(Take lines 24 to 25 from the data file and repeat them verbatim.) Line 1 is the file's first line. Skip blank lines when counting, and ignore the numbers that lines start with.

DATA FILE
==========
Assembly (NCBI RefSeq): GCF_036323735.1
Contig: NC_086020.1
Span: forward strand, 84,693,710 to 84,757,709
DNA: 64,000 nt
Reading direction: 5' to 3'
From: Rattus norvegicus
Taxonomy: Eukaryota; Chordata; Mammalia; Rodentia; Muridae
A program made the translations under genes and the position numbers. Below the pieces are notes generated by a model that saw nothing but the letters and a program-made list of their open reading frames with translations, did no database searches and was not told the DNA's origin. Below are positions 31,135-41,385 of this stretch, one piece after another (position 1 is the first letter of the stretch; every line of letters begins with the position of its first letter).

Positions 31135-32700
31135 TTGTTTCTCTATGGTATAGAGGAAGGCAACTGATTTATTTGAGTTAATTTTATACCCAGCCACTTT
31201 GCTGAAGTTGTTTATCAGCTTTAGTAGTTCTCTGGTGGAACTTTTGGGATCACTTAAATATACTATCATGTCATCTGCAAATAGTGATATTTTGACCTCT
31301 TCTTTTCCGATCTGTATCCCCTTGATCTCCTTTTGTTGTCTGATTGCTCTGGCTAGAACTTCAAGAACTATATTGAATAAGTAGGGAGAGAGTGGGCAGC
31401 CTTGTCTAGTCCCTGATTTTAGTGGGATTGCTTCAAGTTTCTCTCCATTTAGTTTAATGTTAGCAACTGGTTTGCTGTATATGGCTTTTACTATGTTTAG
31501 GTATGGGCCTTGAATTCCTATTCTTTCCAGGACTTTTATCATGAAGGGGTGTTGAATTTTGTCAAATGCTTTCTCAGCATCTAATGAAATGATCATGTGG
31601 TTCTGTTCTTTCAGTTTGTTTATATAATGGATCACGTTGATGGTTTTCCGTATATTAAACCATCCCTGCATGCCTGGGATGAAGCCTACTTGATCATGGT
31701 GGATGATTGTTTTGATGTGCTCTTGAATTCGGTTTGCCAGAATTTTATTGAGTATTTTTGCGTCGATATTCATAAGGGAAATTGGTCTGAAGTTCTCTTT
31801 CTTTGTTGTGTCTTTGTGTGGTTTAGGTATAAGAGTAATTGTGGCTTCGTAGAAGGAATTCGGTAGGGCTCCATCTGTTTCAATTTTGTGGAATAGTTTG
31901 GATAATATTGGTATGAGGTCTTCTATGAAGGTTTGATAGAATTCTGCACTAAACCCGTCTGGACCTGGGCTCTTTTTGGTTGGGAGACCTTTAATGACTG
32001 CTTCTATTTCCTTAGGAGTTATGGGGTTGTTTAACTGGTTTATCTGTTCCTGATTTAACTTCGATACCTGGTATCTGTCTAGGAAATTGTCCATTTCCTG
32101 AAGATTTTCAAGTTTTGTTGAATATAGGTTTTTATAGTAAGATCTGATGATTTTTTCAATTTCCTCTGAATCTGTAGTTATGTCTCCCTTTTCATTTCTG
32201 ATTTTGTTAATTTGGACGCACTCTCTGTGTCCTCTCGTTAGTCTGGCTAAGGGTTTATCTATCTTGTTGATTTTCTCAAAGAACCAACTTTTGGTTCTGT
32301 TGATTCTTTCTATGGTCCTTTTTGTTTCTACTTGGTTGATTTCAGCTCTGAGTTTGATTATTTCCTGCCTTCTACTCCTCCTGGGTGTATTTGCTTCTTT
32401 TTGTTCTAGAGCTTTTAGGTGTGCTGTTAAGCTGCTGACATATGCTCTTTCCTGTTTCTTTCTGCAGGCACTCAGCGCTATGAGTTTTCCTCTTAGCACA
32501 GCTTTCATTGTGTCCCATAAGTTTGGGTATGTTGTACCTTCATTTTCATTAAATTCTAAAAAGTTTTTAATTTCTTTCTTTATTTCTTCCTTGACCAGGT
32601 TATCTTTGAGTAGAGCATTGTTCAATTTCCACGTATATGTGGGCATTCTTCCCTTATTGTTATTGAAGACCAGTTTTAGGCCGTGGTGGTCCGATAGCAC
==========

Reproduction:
32501 GCTTTCATTGTGTCCCATAAGTTTGGGTATGTTGTACCTTCATTTTCATTAAATTCTAAAAAGTTTTTAATTTCTTTCTTTATTTCTTCCTTGACCAGGT
32601 TATCTTTGAGTAGAGCATTGTTCAATTTCCACGTATATGTGGGCATTCTTCCCTTATTGTTATTGAAGACCAGTTTTAGGCCGTGGTGGTCCGATAGCAC